Nov 14, 2007
Dear Dr. Bob,
Firstly may I take this chance to thank you for your efforts on this wonderful forum, providing quality real world advise to so many people.
My question is this, I tested HIV negative 9 weeks after a possible heterosexual exposure in a low prevelance area of Western Europe (vaginal sex lasting c. 2 minutes with a woman of unknown status I had met on vacation). I myself am a 34 year old UK male.
For personal reasons, I am unable to test on the NHS (my mother works at the local doctors surgery and tends to see all of my test results before I do). For this reason I was tested in a private clinic in a different city. The test I took was a 'rapid HIV antibody test', involving a pin prick to the finger, collecting blood in a tube and then applying it to a slide a bit like a pregnancy test. The resulting single line 15 minutes later showing that I was negative.
I am on a low income, and saving up to take this test was difficult. I decided to wait for 9 weeks as another net based forum (also chaired by a world respected HIV expert), suggested that essentially all exposures would be detected at 2 months.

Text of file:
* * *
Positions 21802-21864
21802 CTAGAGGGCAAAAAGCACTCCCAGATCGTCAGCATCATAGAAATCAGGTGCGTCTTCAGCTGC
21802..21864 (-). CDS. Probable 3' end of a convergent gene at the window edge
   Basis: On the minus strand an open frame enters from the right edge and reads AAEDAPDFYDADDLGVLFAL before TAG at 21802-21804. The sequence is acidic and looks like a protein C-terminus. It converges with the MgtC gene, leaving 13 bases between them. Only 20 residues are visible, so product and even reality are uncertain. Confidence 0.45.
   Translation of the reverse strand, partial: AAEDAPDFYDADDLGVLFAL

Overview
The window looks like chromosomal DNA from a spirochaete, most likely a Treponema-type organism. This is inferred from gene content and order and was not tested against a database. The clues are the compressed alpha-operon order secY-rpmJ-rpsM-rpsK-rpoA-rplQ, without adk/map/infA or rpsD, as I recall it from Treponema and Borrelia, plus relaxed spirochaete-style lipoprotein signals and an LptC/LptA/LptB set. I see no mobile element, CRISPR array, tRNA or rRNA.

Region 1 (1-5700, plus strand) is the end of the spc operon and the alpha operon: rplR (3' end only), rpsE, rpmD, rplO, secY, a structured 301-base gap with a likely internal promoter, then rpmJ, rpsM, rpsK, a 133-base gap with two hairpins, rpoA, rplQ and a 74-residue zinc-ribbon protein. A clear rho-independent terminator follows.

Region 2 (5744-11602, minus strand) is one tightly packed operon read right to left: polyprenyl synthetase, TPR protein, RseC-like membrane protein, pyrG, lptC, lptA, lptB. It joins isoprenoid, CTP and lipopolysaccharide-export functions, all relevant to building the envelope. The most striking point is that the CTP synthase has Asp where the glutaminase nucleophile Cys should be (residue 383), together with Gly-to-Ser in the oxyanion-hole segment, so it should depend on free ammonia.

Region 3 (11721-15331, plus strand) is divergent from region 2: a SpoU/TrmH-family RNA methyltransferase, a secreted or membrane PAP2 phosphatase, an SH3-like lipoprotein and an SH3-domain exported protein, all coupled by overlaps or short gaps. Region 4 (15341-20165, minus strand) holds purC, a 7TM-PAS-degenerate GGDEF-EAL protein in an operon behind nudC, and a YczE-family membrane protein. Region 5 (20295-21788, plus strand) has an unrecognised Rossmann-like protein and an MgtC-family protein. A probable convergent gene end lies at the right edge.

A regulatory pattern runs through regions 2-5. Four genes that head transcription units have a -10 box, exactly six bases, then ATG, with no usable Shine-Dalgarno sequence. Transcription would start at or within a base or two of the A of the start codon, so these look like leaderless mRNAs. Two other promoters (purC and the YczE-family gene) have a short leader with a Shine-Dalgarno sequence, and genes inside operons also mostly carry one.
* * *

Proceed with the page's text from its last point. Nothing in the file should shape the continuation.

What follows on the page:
Having come across this forum I am now wondering if I have potentially wasted my money, as you recomend a 12 week test rather than the 9 weeks test I took.
In your view, what percentage of true positives would be picked up by an antibody test at 9 weeks? Judging by the sensitivity and specificity of the test, as described by the nurse (not to mention the cost), I think it's pretty modern.
As I said, I'm on a pretty low income, but I promise you that a donation of as much as I can afford will be on it's way to your foundation.
Response from Dr. Frascino
It is true the vast majority of HIV-infected individuals will have detectable levels of anti-HIV antibody in their blood by six weeks. However, in my opinion and that of many others, "vast majority" is probably not good enough when dealing with an illness like HIV/AIDS and the potential catastrophic consequences of missing an infection due to delayed antibody production. Consequently most published guidelines still recommend HIV-antibody tests be performed at least three months from the time of the last potential exposure. You can read more about this topic in the chapter on "HIV Testing Basics," which can be accessed under "Quick Links" on The Body's homepage.
I have no way of knowing which "rapid HIV antibody test" you actually took, nor can I provide you with accurate statistics about percentage of true positives detected by your specific test at nine weeks as that data does not exist.
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